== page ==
4. I had a similar situation where I was speaking with our daycare provider about something funny my daughter did and didn’t think she was listening. Boy was I wrong! When it was time for us to leave, she became very quiet and when we got home she told me I hurt her feelings.
    At that moment I realized she had been embarrassed and I needed to be more cognizant of what I say to others in front of her.

    P.S. I also have a diary that I write down funny things my daughter says and it also includes how I was feeling each month before she was born and things I ate.

    Thanks for the great post 🙂

  5. Little ones can be hurt if they think they’re being made fun of, but, like you said, if they think it’s funny, it’s okay.
    My grown kids call the stories I tell about them “exaggerated nonfiction.” I’m careful to honor their memories, however, if they think something I say is way out of line.

  6. This is such a wisely written post. I still remember feeling mocked by my family retelling again and again certain things I would say as a young child. I’m sure they just thought it was cute, but I felt made fun of. I certainly don’t want my son to experience that.

  7. Thanks for the thoughtful and necessary post. This is something I think about a lot, and it’s a core issue in the creative nonfiction right now–but is a little different when we’re writing about our kids, who so often can’t defend themselves–can’t even read. I had second thoughts when mentioning all the pooping that surrounded Mbot’s birthday party, and still do. I do try to be sensitive and respectful, because my relationship with them is way more important than any story. Sometimes I probably fail. As they grow older, this becomes more of an issue. Thanks again for the reminder.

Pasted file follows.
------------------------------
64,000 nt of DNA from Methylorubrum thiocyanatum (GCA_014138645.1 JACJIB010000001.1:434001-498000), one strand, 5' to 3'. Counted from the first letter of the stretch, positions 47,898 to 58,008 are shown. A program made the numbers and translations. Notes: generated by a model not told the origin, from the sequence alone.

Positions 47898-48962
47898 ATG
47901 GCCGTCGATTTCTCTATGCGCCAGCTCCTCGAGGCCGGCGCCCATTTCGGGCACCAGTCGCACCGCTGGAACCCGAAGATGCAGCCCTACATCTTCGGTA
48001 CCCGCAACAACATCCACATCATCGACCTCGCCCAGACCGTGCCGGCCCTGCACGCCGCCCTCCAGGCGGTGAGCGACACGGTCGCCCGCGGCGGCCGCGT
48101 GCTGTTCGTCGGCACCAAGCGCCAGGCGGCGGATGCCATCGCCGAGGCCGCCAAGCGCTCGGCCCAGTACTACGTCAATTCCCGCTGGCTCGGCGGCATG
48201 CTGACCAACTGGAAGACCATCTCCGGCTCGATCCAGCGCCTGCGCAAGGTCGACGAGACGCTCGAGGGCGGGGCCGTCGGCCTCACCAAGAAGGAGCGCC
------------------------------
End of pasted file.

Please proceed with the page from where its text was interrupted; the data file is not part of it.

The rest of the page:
8. I love you guys’ insights.

    Karen, that’s interesting that you remember the feeling as a kid; goes to show that sometimes petty things aren’t so petty just because they’re directed to kids.

    Mommy’s Organics, you described the scene that I’m hoping to avoid with my toddler, where he explicitly tells me that he got hurt or embarrassed because I made fun of him behind his back. Sometimes I think my little guy already does this based on a look he’ll give me, like, “Why are you laughing?” kind of look.

    Steph, I’m with you in that I don’t share too many things about my toddler to others. Just because I like my kid doesn’t mean others want to hear every detail about him haha. I save the play-by-play for my husband 🙂

    Betsy, thanks for chiming in and mentioning how our writing about our kids is a bit one-sided since they usually don’t even know what we’re doing or writing about and aren’t editing or approving what we say about them. I think it places even more responsibility and caution on our part to be mindful of how and what we say about them while balancing it with not taking ourselves too seriously and enjoying parenthood as well.

    Agreed, Oster’s Mom! I love Travel Lady with Baby’s idea of a journal of these funny incidents. I actually write down the funny episodes in my own personal journal but I never thought of having a designated book just for him. I might have to comb through my journal and start this project!